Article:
The Independent Electoral Commission (IEC) in the Western Cape says it is committed to run free and fair local government elections for the millions of voters who will go to the polls today Wednesday August 3.
At the launch of the provincial results centre at the Century City Conference Centre on Friday July 29, provincial electoral officer Courtney Sampson called for political tolerance, saying, “There are going to be very disappointed people next week this time.”
He was referring to the number of candidates contesting elections – 7 869 across the Western Cape – for the 914 available seats in the different municipalities. In the City of Cape Town, there are 231 seats available, with candidates vying for 116 wards.
Nationally, there are 203 political parties taking part in the elections, 77 in the Western Cape. The proportional representation (PR) ballot paper in the province will be an A3 sheet to accommodate the increased number of candidates.
Mr Sampson said the voting stations would be turned into counting stations, and to ensure the integrity of the election, counting would be done in the presence of party agents.
“So you can see there is no attempt to interfere with the will of the people,” he said.
In the run-up to the elections, the IEC, through its 12-member mediation panel, engaged with communities where the potential for trouble had been identified. Some of the so-called hot spots include Hanover Park, Manenberg, Lavender Hill and Capricorn Park where there are fears of gang violence.
Other concerns are service delivery protests in Langa and Dunoon, candidate dissatisfaction in Marikana and Khayelitsha and unhappiness over ward demarcation in wards 95 to 97 in Marikana. Infrastructure challenges, specifically electricity, are a concern in informal settlements in Chris Hani, Philippi, Samora Machel, Marikana, Dunoon, Isiqalo and Wallacedene.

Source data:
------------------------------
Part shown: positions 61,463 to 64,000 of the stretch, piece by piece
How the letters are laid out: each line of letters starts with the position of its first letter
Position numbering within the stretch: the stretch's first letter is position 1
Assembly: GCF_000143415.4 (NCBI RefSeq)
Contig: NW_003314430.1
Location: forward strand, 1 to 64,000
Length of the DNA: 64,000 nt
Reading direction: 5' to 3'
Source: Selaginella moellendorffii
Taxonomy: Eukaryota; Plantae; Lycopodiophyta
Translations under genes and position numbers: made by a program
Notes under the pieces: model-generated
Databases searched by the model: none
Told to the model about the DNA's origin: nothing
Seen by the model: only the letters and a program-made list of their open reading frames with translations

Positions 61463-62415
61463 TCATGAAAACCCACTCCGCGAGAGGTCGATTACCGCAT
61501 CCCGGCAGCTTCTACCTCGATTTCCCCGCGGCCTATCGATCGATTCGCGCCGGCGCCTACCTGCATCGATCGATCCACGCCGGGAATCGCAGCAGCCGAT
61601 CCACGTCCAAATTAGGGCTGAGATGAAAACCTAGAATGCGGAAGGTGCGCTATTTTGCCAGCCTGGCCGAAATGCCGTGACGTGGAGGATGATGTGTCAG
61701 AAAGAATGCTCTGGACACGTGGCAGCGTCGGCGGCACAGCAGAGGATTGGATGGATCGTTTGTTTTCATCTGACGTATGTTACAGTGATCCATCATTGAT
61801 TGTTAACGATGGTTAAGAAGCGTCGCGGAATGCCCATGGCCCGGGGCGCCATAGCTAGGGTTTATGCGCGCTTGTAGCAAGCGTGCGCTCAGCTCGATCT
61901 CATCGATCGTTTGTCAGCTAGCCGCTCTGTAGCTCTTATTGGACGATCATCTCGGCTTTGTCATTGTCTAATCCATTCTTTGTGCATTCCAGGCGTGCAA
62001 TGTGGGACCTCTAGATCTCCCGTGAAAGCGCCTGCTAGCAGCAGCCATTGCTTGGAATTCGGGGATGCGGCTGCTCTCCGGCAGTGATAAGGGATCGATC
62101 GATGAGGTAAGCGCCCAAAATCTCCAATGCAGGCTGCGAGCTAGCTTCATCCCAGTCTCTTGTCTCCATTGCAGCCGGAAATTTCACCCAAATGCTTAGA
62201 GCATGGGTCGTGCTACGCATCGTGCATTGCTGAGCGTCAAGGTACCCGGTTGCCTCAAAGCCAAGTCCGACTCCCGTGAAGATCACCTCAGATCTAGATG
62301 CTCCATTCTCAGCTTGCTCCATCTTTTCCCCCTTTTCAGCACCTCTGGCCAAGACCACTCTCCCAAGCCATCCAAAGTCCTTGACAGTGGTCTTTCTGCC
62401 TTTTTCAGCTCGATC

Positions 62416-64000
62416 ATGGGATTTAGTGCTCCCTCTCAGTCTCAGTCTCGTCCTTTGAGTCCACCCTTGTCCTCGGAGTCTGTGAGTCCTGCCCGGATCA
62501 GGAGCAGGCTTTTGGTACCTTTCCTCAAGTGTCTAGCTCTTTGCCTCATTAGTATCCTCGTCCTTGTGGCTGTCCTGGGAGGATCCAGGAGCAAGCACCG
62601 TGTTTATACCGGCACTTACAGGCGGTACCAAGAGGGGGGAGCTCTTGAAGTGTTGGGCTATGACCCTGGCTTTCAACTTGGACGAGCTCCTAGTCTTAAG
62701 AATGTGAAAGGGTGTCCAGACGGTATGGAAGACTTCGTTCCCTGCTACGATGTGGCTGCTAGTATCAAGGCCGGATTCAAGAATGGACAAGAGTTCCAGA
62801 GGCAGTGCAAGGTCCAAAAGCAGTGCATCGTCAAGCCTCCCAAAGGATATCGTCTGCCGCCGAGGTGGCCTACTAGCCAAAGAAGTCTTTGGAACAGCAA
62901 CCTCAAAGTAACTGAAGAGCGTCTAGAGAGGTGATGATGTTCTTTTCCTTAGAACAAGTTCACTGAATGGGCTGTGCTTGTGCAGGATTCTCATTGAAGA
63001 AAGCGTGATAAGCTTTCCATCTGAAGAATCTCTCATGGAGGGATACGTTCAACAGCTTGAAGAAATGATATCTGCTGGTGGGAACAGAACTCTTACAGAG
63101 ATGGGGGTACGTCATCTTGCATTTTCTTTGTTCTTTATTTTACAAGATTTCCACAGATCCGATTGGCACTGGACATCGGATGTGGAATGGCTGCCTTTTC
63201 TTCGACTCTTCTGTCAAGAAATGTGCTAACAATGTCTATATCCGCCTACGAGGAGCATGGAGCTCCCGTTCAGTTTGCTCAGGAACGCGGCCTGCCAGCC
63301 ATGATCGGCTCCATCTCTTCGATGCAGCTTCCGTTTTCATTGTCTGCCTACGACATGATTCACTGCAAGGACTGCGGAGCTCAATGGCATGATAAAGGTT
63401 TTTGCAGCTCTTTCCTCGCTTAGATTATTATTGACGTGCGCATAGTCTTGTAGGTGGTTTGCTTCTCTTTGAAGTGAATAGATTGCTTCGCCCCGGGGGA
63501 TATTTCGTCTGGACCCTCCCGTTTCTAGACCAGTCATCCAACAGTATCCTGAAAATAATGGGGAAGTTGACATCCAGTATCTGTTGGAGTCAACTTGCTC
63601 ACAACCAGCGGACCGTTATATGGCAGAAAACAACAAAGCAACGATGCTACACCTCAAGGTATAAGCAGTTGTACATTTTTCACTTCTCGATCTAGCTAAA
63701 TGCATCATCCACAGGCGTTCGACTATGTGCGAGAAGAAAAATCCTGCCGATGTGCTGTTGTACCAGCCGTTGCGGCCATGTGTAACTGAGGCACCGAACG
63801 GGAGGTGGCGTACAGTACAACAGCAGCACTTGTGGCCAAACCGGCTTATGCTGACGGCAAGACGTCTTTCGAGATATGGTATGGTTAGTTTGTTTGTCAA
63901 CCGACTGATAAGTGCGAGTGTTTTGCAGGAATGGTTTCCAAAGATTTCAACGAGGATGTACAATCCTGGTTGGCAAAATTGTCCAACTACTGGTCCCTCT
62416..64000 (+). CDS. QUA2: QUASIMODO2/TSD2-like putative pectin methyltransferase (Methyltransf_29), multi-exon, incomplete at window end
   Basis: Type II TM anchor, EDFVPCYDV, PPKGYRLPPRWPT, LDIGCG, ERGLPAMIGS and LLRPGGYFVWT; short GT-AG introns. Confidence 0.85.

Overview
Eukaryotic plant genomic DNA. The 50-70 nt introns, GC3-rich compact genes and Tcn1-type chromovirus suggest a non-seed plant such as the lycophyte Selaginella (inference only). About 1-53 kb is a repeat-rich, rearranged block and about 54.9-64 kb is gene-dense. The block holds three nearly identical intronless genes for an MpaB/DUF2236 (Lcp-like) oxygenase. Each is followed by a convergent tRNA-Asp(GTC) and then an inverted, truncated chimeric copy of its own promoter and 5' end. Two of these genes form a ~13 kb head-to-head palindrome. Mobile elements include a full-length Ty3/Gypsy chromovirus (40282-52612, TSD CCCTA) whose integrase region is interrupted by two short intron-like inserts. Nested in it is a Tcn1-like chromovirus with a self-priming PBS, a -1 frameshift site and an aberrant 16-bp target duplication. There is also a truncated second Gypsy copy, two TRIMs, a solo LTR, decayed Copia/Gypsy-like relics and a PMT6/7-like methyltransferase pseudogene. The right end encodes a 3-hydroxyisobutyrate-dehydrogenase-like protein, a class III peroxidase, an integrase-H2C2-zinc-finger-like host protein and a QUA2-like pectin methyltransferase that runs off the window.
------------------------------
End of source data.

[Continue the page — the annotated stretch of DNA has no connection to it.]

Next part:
In Hout Bay, the threat of labour unrest in the fishing industry has been flagged by the IEC. There is also concern about a possible shortage of fuel because of a petroleum industry strike. The IEC manager for electoral operations, Derrick Marco, said the commission has a partnership with SAPS and the City of Cape Town’s disaster risk management (DRM), and its own mediation team to deal with the risks, but there are “high levels of unpredictability” around the elections.
“But we built in Plan A, Plan B and Plan C to make sure the elections are free and fair,” said Mr Marco.
The IEC will have 17 000 staff in the field on election day. By last Friday, July 29, some of the items needed had already been moved to voting stations.
“But you know security items are not moved until voting day,” said Mr Marco.
Special votes, which includes home visits for those who cannot go to the polls on voting day, took place earlier on Monday and Tuesday. Across the province, 53 597 voters have applied to cast special votes.
IEC vice chairman Terry Tselane described this election as “one of the most difficult in the history of our country.” This he said had been caused by questions around the voters roll, an increase in the number of political parties and independent candidates, and violence, especially intra-party fighting, which had never been an issue before.
“It is time to relook the code of conduct of political parties because it doesn’t even speak of intra-party violence,” he said. Last week, an ANC councillor was killed in Walmer in the Eastern Cape, while there’s been similar incidents in KwaZulu-Natal.